Organizations are adopting agility across all business functions, as they respond to unpredictable events like COVID. Agile has grown from being primarily an IT-centric framework to an enterprise-wide framework, which is used for business decision-making as well as day-to-day operations.
In 2020, for example, finance functions had to revisit their budgets, forecasts, and investor reporting on a real-time basis, revisiting all the macro changes, annual plans, and budgets throughout the year. Similarly, companies had to change their supply chains on short notice and evaluate contingencies as vendors were hit globally.
As decision-making and operations become more agile, risk management functions need to keep up—risk assessments, audits, and reporting need to be agile as well. Traditional annual risk assessments and stringent annual audit plans can be out of sync with day-to-day operational changes and true business risks. Risk frameworks must be flexible, nimble, and fast-paced so that leaders can focus on the true nature of current risks while looking around the corner and anticipating new ones.
Cloud Migration Creates Both Distributed and Connected Risks
As businesses leverage cloud vendors across almost every day-to-day function—from meetings and phone calls to product delivery and backend ERP systems—cloud systems are everywhere, spanning a variety of hybrid and multi-cloud environments. Risk factors around the security, privacy, and reliability of these cloud vendors are core to business viability.
A lot of companies were handicapped during COVID, when the global workforce was repeatedly impacted in waves across countries. Cloud vendors are part of the same ecosystem, and as our reliance on them becomes pervasive—the reliability and availability of these vendors become a major concern.
Data integration and movement across these cloud vendors lead to complex and challenging security and privacy considerations. The complexity and pace of cloud migrations, usage of cloud systems, and decentralization are forcing companies to dig deeper into risk assessments and mitigation strategies. Gone are the days when you can just trust the cloud vendors to provide their own mitigation strategies; companies will have to perform their own independent evaluations and dig deeper to provide their own risk management strategies.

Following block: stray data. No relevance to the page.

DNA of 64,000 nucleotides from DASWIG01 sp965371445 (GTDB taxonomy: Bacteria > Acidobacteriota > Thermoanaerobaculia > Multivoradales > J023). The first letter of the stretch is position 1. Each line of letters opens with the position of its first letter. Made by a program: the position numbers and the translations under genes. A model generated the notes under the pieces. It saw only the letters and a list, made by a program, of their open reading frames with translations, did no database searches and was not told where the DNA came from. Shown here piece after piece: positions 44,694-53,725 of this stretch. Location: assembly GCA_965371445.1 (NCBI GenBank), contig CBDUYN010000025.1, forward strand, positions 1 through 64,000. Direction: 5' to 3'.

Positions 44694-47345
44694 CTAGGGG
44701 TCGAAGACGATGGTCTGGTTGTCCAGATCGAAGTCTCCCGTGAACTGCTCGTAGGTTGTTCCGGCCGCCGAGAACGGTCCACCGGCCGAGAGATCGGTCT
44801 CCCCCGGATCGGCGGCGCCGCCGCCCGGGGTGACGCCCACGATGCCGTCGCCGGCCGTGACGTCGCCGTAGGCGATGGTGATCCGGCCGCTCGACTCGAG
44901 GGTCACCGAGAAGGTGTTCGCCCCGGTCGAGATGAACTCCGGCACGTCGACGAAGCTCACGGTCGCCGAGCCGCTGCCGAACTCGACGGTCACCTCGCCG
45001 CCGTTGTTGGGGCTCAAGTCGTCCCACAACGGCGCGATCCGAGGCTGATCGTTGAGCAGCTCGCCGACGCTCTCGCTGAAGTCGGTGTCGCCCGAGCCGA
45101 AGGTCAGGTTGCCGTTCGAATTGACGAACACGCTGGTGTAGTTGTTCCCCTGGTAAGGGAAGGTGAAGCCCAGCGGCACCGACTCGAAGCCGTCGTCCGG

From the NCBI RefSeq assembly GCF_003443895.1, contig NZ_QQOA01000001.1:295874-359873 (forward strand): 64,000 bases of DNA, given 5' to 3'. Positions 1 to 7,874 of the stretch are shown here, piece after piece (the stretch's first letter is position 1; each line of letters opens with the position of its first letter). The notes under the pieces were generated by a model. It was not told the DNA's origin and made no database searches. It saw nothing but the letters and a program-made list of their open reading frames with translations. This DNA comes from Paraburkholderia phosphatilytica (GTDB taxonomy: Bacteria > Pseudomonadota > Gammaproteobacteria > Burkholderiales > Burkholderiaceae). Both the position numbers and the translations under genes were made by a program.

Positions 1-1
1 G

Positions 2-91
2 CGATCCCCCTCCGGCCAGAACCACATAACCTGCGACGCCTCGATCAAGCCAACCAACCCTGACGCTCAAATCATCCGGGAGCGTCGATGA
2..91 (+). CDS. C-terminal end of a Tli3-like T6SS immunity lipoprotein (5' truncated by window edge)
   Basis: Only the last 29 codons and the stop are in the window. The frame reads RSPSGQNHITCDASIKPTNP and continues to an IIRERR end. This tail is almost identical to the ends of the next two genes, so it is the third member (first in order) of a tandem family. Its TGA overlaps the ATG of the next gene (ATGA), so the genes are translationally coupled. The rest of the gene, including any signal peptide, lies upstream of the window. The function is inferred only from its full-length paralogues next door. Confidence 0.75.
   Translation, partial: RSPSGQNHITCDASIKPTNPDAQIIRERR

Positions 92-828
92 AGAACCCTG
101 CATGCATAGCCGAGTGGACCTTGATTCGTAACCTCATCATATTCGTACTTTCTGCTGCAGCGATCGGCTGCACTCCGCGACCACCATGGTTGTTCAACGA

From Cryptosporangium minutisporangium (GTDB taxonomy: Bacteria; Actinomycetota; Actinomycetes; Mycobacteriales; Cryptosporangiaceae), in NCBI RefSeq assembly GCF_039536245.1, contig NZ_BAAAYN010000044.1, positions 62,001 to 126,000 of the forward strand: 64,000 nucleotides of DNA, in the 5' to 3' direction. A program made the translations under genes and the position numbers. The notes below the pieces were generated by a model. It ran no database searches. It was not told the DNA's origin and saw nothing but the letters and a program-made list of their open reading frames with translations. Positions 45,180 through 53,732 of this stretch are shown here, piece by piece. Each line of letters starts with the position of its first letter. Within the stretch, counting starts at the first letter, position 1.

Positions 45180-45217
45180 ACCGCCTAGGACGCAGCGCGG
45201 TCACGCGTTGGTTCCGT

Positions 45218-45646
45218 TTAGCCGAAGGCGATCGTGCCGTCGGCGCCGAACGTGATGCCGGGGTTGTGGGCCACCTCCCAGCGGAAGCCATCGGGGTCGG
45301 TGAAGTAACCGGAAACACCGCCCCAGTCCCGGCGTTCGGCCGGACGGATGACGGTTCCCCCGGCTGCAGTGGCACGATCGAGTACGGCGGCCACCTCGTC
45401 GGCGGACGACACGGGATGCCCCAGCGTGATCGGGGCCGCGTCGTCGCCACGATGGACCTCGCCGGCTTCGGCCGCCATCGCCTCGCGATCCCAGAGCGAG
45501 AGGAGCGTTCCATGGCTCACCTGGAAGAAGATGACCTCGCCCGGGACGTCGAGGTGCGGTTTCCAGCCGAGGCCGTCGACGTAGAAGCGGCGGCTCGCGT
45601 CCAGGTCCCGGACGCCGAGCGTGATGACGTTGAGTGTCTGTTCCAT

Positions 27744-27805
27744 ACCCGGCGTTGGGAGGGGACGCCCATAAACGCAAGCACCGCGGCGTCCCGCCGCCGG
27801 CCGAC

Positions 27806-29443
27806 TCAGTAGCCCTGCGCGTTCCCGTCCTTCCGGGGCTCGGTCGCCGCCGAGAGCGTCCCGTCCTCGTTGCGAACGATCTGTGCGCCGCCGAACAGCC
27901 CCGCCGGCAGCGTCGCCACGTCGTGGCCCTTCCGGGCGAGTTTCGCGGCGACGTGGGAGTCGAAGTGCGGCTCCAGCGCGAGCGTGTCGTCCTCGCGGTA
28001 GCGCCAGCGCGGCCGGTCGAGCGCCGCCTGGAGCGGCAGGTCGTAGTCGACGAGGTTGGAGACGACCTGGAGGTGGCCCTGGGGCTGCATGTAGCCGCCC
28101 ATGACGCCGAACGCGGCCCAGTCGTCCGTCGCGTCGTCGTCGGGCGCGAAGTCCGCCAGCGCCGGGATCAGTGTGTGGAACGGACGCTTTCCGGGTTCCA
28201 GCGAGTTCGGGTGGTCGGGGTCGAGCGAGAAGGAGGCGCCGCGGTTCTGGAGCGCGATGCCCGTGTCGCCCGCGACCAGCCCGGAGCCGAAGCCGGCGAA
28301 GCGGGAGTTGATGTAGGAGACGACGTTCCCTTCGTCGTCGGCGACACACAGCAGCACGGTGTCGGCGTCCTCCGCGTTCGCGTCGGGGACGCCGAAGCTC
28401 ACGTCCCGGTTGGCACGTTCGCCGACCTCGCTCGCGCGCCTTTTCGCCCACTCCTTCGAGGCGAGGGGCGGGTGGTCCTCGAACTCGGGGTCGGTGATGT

Look under the hood for your critical vendors and ensure the risks are built into your business continuity plans, along with knowing and protecting critical data. Just like the workforce evolution, the nature of cloud systems is also distributed and global—and has its own human-centric risks. The security, privacy, availability, and reliability of these cloud vendors directly impact an organization’s ability to perform.
Automation and Machine Learning: Who’s Monitoring the Bots?
Process automation using microbots to gain efficiency is becoming mainstream. Single monolithic applications are being replaced or enhanced with multiple micro-bots that can automate various stages of a process. The process can move seamlessly between bots, applications, and human activities. This makes it challenging to manage risks and devise controls in the automation environment.